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Finally, in November 2011 Jose Pimentel was arrested and charged with plotting to build and detonate bombs in New York City in order to kill US servicemen returning home from Iraq and Afghanistan, in particular Marines and Army personnel.
Now, the revelation of the FBI’s investigation of the Islamist threat comes as a report on Muslim radicalization by the House Homeland Security Committee has found the danger posed to US military communities both grave and growing, one that has a “potentially devastating development” for the security of troops and their families.
Unfortunately, the House report also noted that the response to this Islamist threat had been undermined by “political correctness” within the United States toward Islam, an attitude which it states has “prevented many from sufficiently acknowledging and tackling this dangerous problem.”
Not surprisingly, one of those unable to adequately grasp the lethal problem posed by these budding jihadists is the Obama administration, which has openly refused to even use the term “Islamic extremists” lest it offend the sensibilities of the broader Muslim world.
That viewpoint was most egregiously on display in the case of Major Nidal Hasan, when the Defense Department officially declared the former Army psychiatrist’s murderous spree was not terror-related but rather a simple case of “workplace violence.”
That pronouncement came despite the fact Hasan was shouting “Allahu Akhbar” as he killed his victims; possessed private business cards that identified him as a “Soldier of Allah, Glory to God”; and professed drawing inspiration for his barbarous actions from Osama bin Laden and Anwar al-Awlaki, the radical US-born cleric and operational leader al-Qaeda in the Arabian Peninsula.
Yet, even though some Army officials at Fort Hood had raised concerns about Hasan’s behavior, even referring to him as “a ticking time bomb,” the Army’s institutional fear of being subject to accusations of racial profiling led them to ignore the problem.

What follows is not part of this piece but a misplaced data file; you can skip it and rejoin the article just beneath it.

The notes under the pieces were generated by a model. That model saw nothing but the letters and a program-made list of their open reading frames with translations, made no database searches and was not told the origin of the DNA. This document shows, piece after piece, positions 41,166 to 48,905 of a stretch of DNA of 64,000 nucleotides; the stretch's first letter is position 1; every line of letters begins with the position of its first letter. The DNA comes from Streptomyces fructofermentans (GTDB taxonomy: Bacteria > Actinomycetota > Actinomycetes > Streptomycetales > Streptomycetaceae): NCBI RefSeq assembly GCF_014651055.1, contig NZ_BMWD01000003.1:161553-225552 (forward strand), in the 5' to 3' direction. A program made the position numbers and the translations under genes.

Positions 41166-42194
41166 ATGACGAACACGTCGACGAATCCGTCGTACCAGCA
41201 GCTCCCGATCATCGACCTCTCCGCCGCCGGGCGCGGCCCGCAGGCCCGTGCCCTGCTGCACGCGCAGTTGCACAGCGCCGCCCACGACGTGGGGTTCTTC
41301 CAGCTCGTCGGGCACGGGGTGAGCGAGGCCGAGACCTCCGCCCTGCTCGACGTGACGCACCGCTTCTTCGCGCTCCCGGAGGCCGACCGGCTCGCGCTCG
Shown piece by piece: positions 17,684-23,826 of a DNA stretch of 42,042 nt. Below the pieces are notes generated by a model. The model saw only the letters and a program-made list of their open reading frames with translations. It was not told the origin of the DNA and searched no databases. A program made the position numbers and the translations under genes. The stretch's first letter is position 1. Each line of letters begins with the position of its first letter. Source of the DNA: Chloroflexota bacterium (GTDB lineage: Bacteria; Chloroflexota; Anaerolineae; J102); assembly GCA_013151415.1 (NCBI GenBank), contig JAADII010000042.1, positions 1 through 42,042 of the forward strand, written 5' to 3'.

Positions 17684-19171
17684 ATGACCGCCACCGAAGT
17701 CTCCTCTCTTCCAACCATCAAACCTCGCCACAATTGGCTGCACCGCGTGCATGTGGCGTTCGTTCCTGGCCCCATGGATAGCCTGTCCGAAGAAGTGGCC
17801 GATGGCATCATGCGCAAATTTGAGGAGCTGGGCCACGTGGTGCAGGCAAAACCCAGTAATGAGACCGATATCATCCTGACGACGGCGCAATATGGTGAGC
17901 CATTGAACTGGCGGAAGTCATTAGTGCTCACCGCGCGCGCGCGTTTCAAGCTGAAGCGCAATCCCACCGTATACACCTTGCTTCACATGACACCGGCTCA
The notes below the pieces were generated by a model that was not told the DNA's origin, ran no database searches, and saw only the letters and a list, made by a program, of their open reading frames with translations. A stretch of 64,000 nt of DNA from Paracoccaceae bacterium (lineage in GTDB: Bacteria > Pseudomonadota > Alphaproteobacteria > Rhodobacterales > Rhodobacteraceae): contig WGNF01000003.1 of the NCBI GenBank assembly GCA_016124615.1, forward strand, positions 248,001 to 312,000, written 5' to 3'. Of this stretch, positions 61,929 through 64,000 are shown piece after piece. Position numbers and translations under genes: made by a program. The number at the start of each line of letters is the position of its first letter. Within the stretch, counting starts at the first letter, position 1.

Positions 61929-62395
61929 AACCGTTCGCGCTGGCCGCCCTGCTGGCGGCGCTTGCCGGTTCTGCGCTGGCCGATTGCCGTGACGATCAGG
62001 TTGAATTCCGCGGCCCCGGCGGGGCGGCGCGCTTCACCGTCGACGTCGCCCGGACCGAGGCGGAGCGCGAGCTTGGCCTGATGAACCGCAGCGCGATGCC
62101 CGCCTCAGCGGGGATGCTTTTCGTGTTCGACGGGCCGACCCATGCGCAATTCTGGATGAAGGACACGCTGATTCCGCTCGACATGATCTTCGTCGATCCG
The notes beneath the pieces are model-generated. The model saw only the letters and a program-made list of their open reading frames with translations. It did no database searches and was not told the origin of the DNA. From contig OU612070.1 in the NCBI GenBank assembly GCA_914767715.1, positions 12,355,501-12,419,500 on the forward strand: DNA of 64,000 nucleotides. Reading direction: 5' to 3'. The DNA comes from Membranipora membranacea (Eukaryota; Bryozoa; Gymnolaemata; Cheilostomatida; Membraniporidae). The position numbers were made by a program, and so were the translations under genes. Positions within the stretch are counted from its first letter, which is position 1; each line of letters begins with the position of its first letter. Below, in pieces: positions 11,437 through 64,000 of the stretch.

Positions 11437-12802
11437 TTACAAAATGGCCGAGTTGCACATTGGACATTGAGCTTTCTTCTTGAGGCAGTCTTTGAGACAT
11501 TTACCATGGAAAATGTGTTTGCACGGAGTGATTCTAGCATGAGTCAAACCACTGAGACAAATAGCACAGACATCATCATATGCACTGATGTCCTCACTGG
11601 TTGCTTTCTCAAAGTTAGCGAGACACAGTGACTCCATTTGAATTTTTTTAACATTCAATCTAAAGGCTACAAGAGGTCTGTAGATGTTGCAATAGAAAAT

That Pentagon fealty to PC dogma was disturbingly expressed in the days shortly after the Fort Hood shooting when General George Casey, Chief of Staff of the Army, said, “Our diversity, not only in our Army, but in our country, it is a strength. And as horrific as this tragedy was, if our diversity becomes a casualty, I think that’s worse.”
Of course, there are others who think Truth trumps Diversity.
That belief was voiced by Darius Long, whose son, Army Private William Andrew Long, in June 2009 was shot and killed in a shooting attack on a US Army recruiting office in Little Rock, Arkansas, by Carlos Bledsoe, a US-born Muslim convert who had become radicalized from his travels to Yemen to live with al-Qaeda in the Arabian Peninsula.
Yet, while Bledsoe claimed he specifically targeted the US military to avenge the mistreatment of Muslims, the evidence of his terrorist ties did not prevent him from being tried in a civilian state court rather than under federal terrorism charges.
That decision led Darius Long in testimony before a joint session of the Senate and House Homeland Security Committee in December 2011 to say, “My faith in government is diminished. It invents euphemisms … Little Rock is a drive by and Fort Hood is just workplace violence. The truth is denied.”
Hopefully, it won’t take another Fort Hood to finally reveal that truth and expose the real dangers faced by America’s military personnel and their families from jihadists safely ensconced inside their ranks.
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